We have ourselves quite a misogyny problem up in here.

Perplexed. That is what I am on a good day. Enraged is what I am if I allow myself to ponder on things too long these days. I feel like Bruce Banner. Without the mellow jazz, bongo drums, huge bag of weed. [I would include an image but I cannot even find one that is not “Sexy Hulk.”

And these are the things that have got me all worked up. Green with fury, as it were.

In the latter half of the 19th Century some wild and crazy ladies got the idea they could – no! should – wear pants. It was an outrage. But, thanks to the work of these reformers, who never gave up their efforts to work on all sorts of social reform regardless of the fact that they were shut out of nearly every option to do so by the “progressive” men running the show, eventually, women could wear pants, short skirts, even a bathing costume here and there. It was wild.

In 1920 women fought for and earned the right to vote. This in spite of the fact that citizenship had been defined by the 14th Amendment way back in 1868 (and no, Virginia, they did not say that corporations were people) but they sure did say that every person [not blackbrownyellowredgirlypoorgayorjewish] born in the United States was a citizen and that every person [not blackbrownyellowredgirlypoorgayorjewish] so considered a citizen would be guaranteed the rights – all of ’em – set forth in that dandy little Constitution with the lofty aim of a more perfect union. It went a little something like this:

All persons born or naturalized in the United States, and subject to the jurisdiction thereof, are citizens of the United States and of the State wherein they reside. No State shall make or enforce any law which shall abridge the privileges or immunities of citizens of the United States; nor shall any State deprive any person of life, liberty, or property, without due process of law; nor deny to any person within its jurisdiction the equal protection of the laws.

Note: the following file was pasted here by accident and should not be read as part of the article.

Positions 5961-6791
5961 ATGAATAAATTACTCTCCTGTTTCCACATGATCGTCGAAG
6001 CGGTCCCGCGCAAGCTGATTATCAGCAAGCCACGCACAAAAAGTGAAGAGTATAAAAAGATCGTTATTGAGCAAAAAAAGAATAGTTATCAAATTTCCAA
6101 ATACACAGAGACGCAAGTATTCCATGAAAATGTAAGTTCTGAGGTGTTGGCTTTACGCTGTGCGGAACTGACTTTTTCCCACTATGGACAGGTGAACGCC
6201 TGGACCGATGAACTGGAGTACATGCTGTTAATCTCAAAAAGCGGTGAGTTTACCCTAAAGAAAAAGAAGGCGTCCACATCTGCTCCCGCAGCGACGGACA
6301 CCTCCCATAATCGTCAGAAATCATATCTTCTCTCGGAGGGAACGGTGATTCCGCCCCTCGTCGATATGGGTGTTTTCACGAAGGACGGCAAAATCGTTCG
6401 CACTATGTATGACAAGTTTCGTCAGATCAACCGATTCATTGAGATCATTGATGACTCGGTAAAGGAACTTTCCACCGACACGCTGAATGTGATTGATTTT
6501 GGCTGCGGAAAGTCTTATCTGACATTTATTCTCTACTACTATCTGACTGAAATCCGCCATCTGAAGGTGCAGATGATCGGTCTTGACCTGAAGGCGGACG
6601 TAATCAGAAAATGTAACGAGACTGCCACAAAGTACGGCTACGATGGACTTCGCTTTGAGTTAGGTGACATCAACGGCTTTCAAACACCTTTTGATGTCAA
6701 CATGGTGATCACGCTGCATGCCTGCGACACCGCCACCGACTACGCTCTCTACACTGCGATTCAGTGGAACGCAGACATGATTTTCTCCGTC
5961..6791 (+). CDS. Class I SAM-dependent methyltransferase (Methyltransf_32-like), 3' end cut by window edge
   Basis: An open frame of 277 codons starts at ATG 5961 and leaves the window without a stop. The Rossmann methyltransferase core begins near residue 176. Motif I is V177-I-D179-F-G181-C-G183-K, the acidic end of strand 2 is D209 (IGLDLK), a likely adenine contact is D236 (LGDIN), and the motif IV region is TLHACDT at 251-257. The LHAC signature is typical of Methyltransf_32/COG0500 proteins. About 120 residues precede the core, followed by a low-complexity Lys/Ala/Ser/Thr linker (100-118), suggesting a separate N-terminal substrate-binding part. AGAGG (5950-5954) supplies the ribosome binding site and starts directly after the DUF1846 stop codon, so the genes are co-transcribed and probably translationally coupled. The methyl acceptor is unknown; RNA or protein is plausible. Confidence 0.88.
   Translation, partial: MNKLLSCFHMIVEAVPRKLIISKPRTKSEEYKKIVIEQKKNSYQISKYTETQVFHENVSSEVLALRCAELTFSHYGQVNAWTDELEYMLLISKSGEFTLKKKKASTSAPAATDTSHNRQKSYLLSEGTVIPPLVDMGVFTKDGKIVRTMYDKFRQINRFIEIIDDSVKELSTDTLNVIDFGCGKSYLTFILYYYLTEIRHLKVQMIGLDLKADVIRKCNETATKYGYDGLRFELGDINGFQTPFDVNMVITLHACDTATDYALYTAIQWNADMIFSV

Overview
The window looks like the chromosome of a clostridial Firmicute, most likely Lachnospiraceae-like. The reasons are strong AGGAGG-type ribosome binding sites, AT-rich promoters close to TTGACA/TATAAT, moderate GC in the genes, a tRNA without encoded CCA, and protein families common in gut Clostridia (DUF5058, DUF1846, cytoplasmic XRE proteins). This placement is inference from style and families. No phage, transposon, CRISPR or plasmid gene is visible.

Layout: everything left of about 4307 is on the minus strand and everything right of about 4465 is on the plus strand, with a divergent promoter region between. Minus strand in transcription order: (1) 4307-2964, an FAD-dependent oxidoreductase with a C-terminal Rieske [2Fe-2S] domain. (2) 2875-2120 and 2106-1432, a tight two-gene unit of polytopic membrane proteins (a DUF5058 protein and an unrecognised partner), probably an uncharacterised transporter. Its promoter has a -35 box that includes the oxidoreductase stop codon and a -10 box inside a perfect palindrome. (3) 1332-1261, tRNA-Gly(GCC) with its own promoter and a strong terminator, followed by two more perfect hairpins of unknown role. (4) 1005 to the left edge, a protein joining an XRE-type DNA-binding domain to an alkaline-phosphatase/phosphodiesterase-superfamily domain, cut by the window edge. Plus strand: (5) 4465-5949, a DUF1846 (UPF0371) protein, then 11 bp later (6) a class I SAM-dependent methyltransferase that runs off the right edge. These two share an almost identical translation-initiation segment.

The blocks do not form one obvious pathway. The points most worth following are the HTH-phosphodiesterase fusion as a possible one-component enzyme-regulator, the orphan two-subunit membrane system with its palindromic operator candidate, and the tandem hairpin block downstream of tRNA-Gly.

So women could vote. Mostly. Then came WWII and women went to work outside the home, all the while multitasking like bandits and continuing to hold the home front together in every imaginable way. Rosie was a bad ass. (I wonder if she needed mellow jazz, bongo drums, a huge bag of weed.) But that didn’t really work out, in spite of the actual cost benefit of hiring women, because they can be paid so much less. Still.

Then we had that groovy Counter-Cultural Revolution where the aims included sexual equality, and all sorts of other extreme ideas like reproductive rights and choice started to be whispered about. Though in some of the most radical reform groups women were still the ones to sweep the floors, prepare the food and listen while the men ran the show – in its entirety. Consequently, people started talking about this notion of a double standard… actually saying out loud that it maybe sort of seemed like men and women were not exactly being treated equally or held to the same standards. It was like saying the earth was round.